But post-pandemic, our arts communities are still struggling.  Financial difficulties, staffing shortages, operations in chaos, practices and programs in need of restructure….none of us have escaped without facing at least some of these challenges.  And for many, the challenges have expanded to become threats to existence.  Theatres and musical venues have failed to re-open, others opened their doors only to have to close them again.  Galleries remain empty. In person events, in general, are still struggling to re-grow pre-pandemic numbers of attendees.  They may never succeed. Arts organizations across all disciplines report these issues. 

We are all deeply exhausted; it’s hard not to feel demoralized.

At Hidden River, when lock-downs began, we had to shut down any and all live events.  In the past, we had maintained a gallery space with visual art on the walls, music and theatrical performance, poetry and literary readings.  We offered workshops and in-person classes. We took our programs into schools. 

All that is gone.  It’s unclear how, or even if, these programs can be restored.  Should we, like so many of our colleagues, construct virtual spaces in order to provide these events to a wider audience, in order for our offerings to be more far-reaching? There are benefits to that.  But there are also benefits to actual human interaction. Without these activities, Hidden River isn’t offering space for musicians or performing artists or visual artists.  We want to bring them back.

We haven’t really begun to address the questions about restoring the live arts programs, because we are currently wrestling with other difficulties that the COVID era caused.  Hidden River is an all-volunteer organization; maintaining a long-term committed staff in arts organizations like ours has always been a struggle.  But with the pandemic, we lost staff in higher numbers and have yet to rebuild sufficiently.  We have faced illnesses, we have faced a death.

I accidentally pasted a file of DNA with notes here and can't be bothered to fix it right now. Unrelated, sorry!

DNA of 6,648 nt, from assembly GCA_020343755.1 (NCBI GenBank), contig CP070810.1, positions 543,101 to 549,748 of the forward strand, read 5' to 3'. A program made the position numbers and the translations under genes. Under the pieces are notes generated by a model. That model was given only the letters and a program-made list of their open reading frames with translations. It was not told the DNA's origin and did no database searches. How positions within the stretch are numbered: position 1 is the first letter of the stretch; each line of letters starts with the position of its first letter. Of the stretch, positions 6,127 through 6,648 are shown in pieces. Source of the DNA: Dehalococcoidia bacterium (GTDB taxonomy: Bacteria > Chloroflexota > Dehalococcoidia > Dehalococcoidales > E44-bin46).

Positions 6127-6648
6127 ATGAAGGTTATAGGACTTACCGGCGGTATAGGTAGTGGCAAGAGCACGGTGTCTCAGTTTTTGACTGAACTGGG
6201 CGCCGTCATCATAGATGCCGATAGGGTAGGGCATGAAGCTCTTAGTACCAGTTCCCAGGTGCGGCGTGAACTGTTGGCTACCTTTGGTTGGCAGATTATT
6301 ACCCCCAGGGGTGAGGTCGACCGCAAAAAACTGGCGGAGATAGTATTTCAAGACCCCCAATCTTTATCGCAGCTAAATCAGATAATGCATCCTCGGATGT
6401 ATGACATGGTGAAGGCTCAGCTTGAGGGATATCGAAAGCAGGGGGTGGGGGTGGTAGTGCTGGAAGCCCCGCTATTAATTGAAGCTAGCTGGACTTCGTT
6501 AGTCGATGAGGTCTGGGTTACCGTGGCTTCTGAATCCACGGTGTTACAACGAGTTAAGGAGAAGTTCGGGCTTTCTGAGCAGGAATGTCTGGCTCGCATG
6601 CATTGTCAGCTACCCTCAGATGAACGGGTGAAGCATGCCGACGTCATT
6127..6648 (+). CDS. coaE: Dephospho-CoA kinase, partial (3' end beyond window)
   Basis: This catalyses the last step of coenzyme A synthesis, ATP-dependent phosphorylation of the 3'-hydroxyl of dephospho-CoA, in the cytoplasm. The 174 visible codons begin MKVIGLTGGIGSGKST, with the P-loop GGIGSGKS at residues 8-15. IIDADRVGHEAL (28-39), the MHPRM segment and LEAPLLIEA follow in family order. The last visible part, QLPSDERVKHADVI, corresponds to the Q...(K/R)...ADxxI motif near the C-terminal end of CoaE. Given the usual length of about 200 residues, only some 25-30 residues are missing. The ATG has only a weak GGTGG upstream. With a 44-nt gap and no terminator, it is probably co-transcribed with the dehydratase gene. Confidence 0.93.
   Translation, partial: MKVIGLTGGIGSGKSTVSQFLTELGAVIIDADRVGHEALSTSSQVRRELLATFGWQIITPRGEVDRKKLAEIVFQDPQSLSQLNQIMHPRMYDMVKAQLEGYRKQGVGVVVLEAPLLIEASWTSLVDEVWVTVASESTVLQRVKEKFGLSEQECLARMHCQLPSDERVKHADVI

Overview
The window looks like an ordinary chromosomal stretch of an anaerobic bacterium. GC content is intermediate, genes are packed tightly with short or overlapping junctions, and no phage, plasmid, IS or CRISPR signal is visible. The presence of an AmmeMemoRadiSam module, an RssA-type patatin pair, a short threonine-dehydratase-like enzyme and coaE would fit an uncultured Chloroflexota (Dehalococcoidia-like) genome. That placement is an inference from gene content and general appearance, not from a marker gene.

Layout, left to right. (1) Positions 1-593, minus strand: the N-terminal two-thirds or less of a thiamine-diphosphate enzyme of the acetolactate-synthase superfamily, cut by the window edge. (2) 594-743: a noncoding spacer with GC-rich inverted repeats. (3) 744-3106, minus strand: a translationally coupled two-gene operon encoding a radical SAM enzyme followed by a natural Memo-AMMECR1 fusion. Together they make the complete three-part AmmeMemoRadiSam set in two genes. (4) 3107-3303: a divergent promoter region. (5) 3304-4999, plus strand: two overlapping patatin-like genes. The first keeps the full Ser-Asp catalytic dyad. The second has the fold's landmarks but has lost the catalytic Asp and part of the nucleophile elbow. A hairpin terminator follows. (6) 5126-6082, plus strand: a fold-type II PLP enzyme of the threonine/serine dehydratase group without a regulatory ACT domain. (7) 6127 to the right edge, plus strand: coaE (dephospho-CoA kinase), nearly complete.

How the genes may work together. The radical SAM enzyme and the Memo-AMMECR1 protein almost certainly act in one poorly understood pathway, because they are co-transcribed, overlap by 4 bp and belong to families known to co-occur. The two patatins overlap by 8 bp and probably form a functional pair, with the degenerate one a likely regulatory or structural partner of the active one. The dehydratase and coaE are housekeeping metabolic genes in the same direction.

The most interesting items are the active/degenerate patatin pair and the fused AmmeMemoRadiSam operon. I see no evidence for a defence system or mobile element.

Most arts organizations, especially smaller organizations, are facing extensive challenges. Here in Philadelphia, programs have closed, many of the small theatres have cut their seasons from four to one or two plays a year, musical venues are shutting their doors permanently. Galleries are closing. Even the Philly POPS orchestra – certainly not a small institution – came very close to bankruptcy and closing down.  Its future is still not certain. 

Across the country, similar reports are everywhere. Literary magazines and small presses are closing down. Small arts organizations are pulling the plug. Hidden River, which launched over 30 years ago, is still struggling with the aftermath of our pandemic shortfalls.  Without sufficient staff, our publishing pipeline has slowed, our award decisions have slowed. Our blog sits too long without being updated. Our newsletters are not being published. There is simply too much waiting for too long for the appropriate attention. It’s not fair to anyone.

At first, it appeared that we could catch up quickly once life “returned to normal”.  But there is no normal until a new “normal” is created.  Meanwhile, our questions here have been “How do we catch up on the mountains of backlogged work? How do we best serve our authors, and those who submitted their work to us and continue to wait for award decisions?”  How do we handle all this? 

The first decision:  We will not explore re-opening any of what had once been our live arts programs. They have to stay closed for now.  The second decision: We will suspend our calls for submissions and our literary awards, at least for the remainder of 2023.  This is in order to allow us to address the backlog of submissions too long awaiting proper attention. It will allow us to finalize awards. To course-correct the chaos of the last several years.  It will allow us to provide more attention to our authors waiting in the publishing pipeline – to attend to the editing, the cover and interior design, the community-building and promotion needed for successful book launches.  It will allow us to stay “on task” with our authors post-publication, to help them continue to grow their readership and reputation. 

We remain committed to those who have placed their faith in us.  We remain committed to our internship program, which is the one program that continued to run and to flourish even during the darkest times of the recent plague.

Some of the decisions we’ve made may become permanent.  It’s simply too soon to say.  For the time being, we want to focus on getting our house in order, and on serving those who have trusted us, and who are relying on us.

You’ll be hearing from us – announcements of the award decisions, introductions and profiles offered about our authors and their books.  There is still a LOT of work to be done here, and a lot to report as we move through that work.  

It’s been hard to share this news, and to write of our difficulties.  But our Hidden River family has always been filled with loving people.  This report, and these decisions, are the best way we can love you back.